How to conduct successful progress monitoring

What does an effective PM plan look like? It should follow these steps:

Choose a tool to help collect, store, organize, and analyze data (this may be part of an existing EHR system)
Review the data that you find
Discuss your findings with the client
Conduct regular clinical staff meetings to discuss data

Of course, this is a general outline. Your organization’s specific PM strategy may vary depending on the tools you use and the data you collect. That will also depend on factors such as your client base, the conditions you treat, and the types of treatment methods you use in your practice.

When discussing results with a client, make sure to discuss not just their current condition, but their progress over time. Clinicians should also discuss strengths as well as setbacks, and take a collaborative approach to interpreting the symptoms and data. (These same approaches also work when discussing PM findings with all clinicians at staff meetings.)

Starting a PM plan can seem daunting. However, the right tools can make the process simple and flexible for your behavioral health organization.

At BestNotes, we’re committed to making life easier for behavioral health clinicians. Our OutcomeTools takes the work out of outcome studies and PM so you can focus on helping your clients and keeping your organization running smoothly. Get in touch with us today to get started on making your behavioral health practice a success.

date:  Aug 17, 2021
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What Providers Should Know About Standards of Behavioral Health Care and Mental Health Parity

Under a series of federal laws, medical insurers must provide equal insurance coverage for behavioral health treatment and for medical and surgical care. Otherwise, payers and insurance policies tend to cover mental health treatment at lower levels than physical illness.

Congress passed the Mental Health Parity and Addiction Equity Act (MHPAEA) in 2008, requiring equal coverage of treatment for mental illness and addiction, known as mental health parity. In November 2013, the federal government released rules for implementing the law.

However, not all insurers have followed this rule for equal coverage. America’s Mental Health 2018, a study of access to mental health care in the United States, found that 42 percent of Americans considered “cost and poor insurance coverage” to be some of the largest hurdles to mental healthcare access.

Lack of insurance coverage for mental health treatment can be devastating for patients with substance misuse and serious mental health disorders. It can also create problems for behavioral health providers when payers deny prior authorization or insurance claims.

Mental Health Parity and the Wit Case

If payers have restrictive guidelines for care, even providers that follow generally accepted standards may have to justify their treatment decisions. This issue came to a head in Wit v. United Behavioral Health, also known as the Wit case.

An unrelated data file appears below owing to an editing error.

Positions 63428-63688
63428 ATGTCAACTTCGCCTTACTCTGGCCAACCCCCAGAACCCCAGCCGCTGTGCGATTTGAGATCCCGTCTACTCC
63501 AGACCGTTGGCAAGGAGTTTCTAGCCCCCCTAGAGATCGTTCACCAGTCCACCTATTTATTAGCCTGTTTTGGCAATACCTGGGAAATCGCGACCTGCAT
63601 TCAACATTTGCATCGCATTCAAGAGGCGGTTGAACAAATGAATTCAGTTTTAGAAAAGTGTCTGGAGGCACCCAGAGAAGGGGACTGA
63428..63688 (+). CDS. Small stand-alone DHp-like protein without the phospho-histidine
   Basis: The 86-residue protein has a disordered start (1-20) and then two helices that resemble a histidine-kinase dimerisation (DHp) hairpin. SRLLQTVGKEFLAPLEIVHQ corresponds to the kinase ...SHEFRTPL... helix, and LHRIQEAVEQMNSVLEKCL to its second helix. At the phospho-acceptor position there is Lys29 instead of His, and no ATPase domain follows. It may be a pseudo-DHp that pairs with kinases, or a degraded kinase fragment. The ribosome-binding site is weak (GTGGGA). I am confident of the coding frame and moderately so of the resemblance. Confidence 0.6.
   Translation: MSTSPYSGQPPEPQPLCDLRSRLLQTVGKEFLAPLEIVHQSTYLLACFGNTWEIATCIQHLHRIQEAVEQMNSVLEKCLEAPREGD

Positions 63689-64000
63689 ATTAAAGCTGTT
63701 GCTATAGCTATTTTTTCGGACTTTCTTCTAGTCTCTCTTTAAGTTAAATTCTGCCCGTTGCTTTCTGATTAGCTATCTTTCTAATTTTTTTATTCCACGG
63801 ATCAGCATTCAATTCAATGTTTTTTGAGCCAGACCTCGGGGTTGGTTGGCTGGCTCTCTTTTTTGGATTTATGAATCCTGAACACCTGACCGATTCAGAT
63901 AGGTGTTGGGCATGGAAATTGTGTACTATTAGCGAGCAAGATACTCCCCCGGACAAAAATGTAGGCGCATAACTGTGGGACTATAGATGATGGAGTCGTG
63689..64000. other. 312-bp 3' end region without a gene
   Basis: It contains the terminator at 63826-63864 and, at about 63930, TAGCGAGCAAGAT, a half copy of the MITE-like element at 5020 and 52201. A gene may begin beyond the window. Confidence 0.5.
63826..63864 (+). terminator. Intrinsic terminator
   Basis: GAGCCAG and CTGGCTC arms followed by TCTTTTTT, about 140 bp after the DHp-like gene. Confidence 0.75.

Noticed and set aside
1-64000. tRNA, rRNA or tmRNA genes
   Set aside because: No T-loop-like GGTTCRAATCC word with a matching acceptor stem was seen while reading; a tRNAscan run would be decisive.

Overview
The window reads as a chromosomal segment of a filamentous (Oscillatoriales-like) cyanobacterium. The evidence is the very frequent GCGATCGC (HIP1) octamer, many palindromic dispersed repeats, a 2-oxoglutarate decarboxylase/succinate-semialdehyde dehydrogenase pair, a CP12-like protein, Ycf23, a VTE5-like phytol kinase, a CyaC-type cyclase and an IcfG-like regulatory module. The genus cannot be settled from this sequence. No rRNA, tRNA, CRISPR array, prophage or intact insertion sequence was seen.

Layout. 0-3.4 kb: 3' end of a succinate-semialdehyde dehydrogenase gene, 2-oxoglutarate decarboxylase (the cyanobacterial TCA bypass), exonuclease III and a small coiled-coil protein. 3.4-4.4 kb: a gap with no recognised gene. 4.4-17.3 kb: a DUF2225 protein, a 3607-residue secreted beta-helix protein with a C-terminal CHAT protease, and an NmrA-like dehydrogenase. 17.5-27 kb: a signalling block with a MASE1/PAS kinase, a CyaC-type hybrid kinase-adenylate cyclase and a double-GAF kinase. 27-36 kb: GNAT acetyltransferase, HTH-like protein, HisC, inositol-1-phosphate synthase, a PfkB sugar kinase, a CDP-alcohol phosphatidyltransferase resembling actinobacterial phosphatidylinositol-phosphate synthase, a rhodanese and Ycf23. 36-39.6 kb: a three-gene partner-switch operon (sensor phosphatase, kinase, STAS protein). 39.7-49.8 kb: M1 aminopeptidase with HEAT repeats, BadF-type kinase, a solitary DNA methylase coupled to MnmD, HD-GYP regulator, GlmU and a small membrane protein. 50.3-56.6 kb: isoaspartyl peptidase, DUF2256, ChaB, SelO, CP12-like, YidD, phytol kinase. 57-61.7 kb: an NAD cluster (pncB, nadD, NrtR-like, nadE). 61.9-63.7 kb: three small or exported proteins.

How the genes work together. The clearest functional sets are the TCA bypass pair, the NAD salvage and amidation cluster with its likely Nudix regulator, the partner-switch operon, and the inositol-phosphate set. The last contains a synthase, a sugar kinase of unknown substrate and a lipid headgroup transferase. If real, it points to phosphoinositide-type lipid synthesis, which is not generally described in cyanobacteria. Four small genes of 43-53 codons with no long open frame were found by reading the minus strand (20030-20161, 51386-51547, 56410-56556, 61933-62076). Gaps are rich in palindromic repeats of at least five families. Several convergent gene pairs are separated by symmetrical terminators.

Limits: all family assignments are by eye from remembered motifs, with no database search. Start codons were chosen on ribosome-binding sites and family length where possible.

In March 2019, the U.S. District Court for the Northern District of California found that United Behavioral Health (UBH) wrongfully denied plaintiffs coverage for mental health and substance use services. UBH’s Level of Care Guidelines and Coverage Determination Guidelines were more restrictive than general standards of care.

In its ruling, the court listed eight principles of accepted standards of care. Both patients and providers can refer to these principles when seeking or providing appropriate behavioral healthcare:

Treating the underlying condition, not just current symptoms
Coordinated treatment of co-occurring behavioral and physical health conditions
Treatment should be the least intensive and restrictive while also safe and effective
When uncertain, err on the side of caution and place a patient in a higher level of care
Behavioral health treatment should maintain functioning or prevent deterioration
Duration of treatment has no specific limit
Account for the unique needs of children and adolescents
Appropriate level of care should use a multidimensional assessment

How to Advocate for Behavioral Health Clients and Practices

Drawing from the Wit case, National Council for Mental Wellbeing has developed a toolkit, “A Compelling Argument For Facilitating the Equitable Use of Generally Accepted Standards of Care,” available as a PDF download.

The toolkit aims to help behavioral health clinicians and organizations claim their roles as expert authorities and ensure that clients receive appropriate, medically necessary care. It is meant for providers whose claims have been denied due to misaligned standards of care.

The toolkit includes:

Appropriate steps to take when faced with excessively restrictive claims denials